This was a cross sectional study undertaken in the pediatric-indoor patient department (IPD) of a tertiary care teaching hospital in Pune, India. Ethical approval was taken from the Institutional Ethics Committee. Inclusion criteria for suspected meningitis was all the admitted cases during the study period below 12 years of age with the history of sudden onset of fever more than 38.5°C rectal or more than 38.0°C axillary and the presence of one or more of the following such as neck stiffness, altered consciousness, meningeal sign. Inclusion criteria for children below 1 year of age was fever accompanied by bulging fontanelle. The purpose of the study was explained to the parent /guardian of the child and informed consent was taken before enrolling them in the study. Parents who did not give consent for the study were excluded from the study. Information regarding vaccination and history of contact with a case of meningitis was obtained. Detailed clinical examination was done. Blood samples and cerebro spinal fluid samples were taken from the study subjects. Fisher's exact test was used to study the association and values of P < 0.05 were considered as statistically significant. The duration of the study was 1 year.


  Results Top


Based on the above mentioned criteria there were 79 suspected cases of meningitis, 37 cases (46.8%) were less than 1 year age, 22 cases (27.9%) were between 1 to 5 years age and 20 cases (25.3%) were between 5 to 12 years of age. Thus majority of cases (74.7%) were under-fives. The mean age was 2.7 years with a standard deviation of 3.2 years. The male to female ratio was 1.82:1. There were 44 (55.6%) cases from urban area and 35 (44.4%) cases from rural area. The total number of deaths among the cases were 11. The case fatality rate (CFR) was thus 13.9% with a confidence interval ranging from 5.9 to 21.5%.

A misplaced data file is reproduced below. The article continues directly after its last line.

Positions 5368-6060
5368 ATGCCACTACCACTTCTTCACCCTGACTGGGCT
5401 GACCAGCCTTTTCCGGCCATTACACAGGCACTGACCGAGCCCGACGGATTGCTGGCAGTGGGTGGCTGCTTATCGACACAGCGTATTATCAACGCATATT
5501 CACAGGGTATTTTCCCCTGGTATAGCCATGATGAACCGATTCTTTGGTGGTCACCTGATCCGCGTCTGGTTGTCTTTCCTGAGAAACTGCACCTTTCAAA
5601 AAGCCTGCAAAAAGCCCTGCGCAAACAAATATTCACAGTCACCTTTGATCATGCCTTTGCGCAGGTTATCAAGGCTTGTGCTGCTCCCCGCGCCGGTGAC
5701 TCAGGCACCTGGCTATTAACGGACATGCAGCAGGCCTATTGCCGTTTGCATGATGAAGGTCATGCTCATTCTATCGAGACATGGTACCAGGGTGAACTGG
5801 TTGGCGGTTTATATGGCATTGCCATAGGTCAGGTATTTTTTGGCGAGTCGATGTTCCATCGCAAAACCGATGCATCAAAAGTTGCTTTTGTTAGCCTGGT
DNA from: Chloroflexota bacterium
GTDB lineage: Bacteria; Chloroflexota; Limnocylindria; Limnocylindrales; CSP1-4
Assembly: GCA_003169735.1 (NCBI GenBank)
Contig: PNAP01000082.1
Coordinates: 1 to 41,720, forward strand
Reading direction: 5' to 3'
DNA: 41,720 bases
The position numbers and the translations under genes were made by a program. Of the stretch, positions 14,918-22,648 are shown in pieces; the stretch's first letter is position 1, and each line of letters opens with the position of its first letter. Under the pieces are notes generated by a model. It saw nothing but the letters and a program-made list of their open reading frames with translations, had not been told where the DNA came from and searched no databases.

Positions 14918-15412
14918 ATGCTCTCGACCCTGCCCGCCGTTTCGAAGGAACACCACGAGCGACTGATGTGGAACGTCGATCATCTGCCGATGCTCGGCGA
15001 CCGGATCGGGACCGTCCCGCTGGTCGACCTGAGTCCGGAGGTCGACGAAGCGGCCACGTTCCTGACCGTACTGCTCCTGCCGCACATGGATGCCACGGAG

As seen in [Table 1], in both the male and female cases, the age-specific mortality was highest in children below 1 year age, CFR being 25% in males and 15.4% in females. In 1.1 to 5 years age-group, the CFR in males was 7.7% and zero in females. The CFR in the age-group 5.1 to 12 years was found to be higher (14.3%) than 1.1 to 5 years age-group in males, but it was zero in females. The association between the age and the mortality was not statistically significant. (Fisher exact test, P = 1). The CFR in males (17.6%) was higher than in females (7.1%) but the difference was not statistically significant (Fisher exact test, P = 0.311).
Table 1: Age and sex-specifi c mortality in cases of meningitis

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Based on the culture examination done on blood and CSF there were 16 cases of confirmed bacterial meningitis [Table 2]. There was not a single sample with more than one isolate. There was no case who was positive in both CSF and blood culture. Commonest isolate was Klebsiella pneumoniae as seen in five cases (31.2%). Non fermenters accounted for four cases (25%).
Table 2: Laboratory diagnosis of the meningitis cases

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Not a single case had received Meningococcal vaccine, Haemophilus b vaccine (Hib), pneumococcal vaccine. As per the history given 15 cases (18.9%) gave the history of exposure to a case of meningitis. All the cases were from the low socioeconomic status.


  Discussion Top